Navigation Links
New vaccines may come from forcing giardia parasite to display its many disguises

This press release is available in Spanish.

The intestinal parasite Giardia lamblia changes outfits nearly as often as a fashion model on a Parisian runway. With more than 200 protein coats in its molecular wardrobe, this troublesome creaturethe cause of innumerable cases of diarrheal infections each yearcan change its appearance from one instant to the next, throwing the body's immune cells off track.

Now Hugo Lujn, a Howard Hughes Medical Institute international research scholar, reports that Giardia's extensive wardrobe of surface proteins might actually be its own downfall. In an advance online publication in the journal Nature Medicine on April 25, 2010, Lujn shows that Giardia parasites engineered to express all their surface proteins worked as vaccines that could help prevent or mitigate future infections. The same "overdressed" parasites offer protection when given orally to gerbils infected with Giardia, he says, though the idea still needs to be tested in humans.

Lujn believes Giardia's hardy surface proteinswhich help the parasite thrive in the harsh, acidic environments of the stomach and upper intestinemight eventually be used to deliver vaccines not just against Giardia but other parasites too, including malaria. "They could allow us to save money and lives," he says. "These proteins help the parasite survive but we're planning to use that armor to make new, oral vaccines."

A professor at the Catholic University of Crdoba, in Argentina, Lujn's fascination with Giardia dates back to his days as a postdoctoral fellow in parasitology, working with Theodore Nash at the National Institutes of Health. Lujn remembers being intrigued by Giardia's simplicity. Confining the parasite to a culture tube had no effect on its lifecycle, which made it easy to study and manipulate the organism. Upon returning to Argentina, Lujn continued his research on Giardia, and in 2008, he reported that the shifty organism changes its appearance between 200 different protein coats using a molecular process called RNA interference (RNAi). As proof that RNAi was critical to the bug's "invisibility," he disabled its RNAi mechanism, and found that all the surface proteins appeared at once.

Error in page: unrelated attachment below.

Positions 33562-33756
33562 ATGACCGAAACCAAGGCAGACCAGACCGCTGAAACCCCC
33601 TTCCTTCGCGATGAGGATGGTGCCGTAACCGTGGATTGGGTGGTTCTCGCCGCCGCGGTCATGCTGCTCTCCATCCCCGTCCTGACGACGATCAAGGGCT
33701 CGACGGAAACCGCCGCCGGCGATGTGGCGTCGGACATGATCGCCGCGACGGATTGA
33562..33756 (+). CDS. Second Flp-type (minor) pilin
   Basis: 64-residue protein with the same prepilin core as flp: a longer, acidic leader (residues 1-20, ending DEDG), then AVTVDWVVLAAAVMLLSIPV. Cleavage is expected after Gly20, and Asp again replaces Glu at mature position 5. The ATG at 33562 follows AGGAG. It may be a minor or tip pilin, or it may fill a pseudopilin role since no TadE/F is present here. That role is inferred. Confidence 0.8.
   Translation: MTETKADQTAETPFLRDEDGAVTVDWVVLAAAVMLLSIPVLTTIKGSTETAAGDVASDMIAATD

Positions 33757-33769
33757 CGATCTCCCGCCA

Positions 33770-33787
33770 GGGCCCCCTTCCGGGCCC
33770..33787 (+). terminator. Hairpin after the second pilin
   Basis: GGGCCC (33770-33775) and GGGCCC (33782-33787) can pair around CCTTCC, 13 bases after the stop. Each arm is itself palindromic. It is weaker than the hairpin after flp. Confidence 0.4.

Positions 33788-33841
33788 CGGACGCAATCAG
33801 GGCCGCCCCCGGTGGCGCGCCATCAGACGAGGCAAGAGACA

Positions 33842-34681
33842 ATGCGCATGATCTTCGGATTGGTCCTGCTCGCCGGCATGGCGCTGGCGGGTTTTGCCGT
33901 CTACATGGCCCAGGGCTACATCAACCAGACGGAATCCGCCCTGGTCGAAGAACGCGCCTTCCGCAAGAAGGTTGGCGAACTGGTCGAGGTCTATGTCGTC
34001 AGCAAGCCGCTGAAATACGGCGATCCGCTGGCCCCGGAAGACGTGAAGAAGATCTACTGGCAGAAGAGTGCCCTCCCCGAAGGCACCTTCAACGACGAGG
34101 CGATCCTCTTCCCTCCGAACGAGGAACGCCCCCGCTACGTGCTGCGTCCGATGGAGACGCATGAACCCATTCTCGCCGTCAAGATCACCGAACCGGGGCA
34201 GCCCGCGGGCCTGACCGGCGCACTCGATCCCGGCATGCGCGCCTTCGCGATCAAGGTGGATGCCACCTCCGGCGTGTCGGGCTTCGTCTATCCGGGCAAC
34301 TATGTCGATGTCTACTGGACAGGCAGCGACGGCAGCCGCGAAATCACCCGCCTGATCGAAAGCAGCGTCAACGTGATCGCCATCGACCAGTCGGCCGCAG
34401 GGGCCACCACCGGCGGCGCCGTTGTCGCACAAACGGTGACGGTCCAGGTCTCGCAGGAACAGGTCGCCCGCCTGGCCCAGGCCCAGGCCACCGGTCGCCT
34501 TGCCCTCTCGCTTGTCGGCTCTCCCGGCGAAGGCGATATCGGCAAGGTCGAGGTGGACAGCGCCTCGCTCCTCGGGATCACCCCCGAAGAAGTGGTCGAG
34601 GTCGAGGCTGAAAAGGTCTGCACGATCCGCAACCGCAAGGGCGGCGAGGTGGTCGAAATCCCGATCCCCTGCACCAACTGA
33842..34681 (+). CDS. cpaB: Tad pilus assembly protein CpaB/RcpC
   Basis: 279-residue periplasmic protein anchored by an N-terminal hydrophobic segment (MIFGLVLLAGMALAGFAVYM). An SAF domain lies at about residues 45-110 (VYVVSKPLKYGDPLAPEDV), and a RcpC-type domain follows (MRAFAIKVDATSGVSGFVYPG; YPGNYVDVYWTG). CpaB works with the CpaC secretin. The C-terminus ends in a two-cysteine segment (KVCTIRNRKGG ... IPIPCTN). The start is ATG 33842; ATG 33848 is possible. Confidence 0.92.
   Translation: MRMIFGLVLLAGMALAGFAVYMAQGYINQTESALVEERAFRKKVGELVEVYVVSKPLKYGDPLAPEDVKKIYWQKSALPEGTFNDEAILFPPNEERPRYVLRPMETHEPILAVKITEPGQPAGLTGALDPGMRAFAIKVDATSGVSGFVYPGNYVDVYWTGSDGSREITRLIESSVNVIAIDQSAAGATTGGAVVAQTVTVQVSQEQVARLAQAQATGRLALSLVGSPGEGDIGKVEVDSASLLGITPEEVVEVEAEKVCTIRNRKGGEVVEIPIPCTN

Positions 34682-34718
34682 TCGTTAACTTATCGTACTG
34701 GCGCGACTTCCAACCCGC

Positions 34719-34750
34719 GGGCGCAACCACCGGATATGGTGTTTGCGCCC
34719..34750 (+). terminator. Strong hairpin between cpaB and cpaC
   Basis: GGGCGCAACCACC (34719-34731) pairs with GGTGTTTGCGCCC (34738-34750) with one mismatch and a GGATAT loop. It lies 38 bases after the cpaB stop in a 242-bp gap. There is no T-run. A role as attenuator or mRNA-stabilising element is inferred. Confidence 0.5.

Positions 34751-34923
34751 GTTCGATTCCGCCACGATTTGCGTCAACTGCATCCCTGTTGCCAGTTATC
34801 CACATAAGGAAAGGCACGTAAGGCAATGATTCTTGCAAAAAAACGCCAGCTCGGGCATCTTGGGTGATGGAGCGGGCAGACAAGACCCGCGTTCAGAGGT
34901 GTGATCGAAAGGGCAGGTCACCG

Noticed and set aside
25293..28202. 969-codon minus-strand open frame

Lujn reasoned that this genetically-altered parasite might make an optimal vaccine. Ordinarily, children in developing countries suffer the most from routine Giardia infections, which they usually get from drinking contaminated water. Adults rarely get as sick because they have built up immunity from earlier contact with the parasite. Lujn's hypothesis was that a child exposed to all Giardia's surface proteins at once would be primed to resist any future infection.

Lujn's team tested out the hypothesis on gerbils, which are a good model for scientists because they can be infected with the same Giardia parasites that attack humans. Those exposed to parasites expressing just one surface protein were re-infected easily by parasites expressing a different surface protein. But gerbils that had been exposed to a strain of Giardia that expressed all 200 surface proteins were less likely to be reinfected. Another welcome surprise was that the isolated proteins were non-toxic and elicited an immune response. According to Lujn, this is the first time researchers have generated a vaccine purely from proteins, which can be stored at room temperature and delivered orally, both necessities for a vaccine that can be easily delivered in the developing world.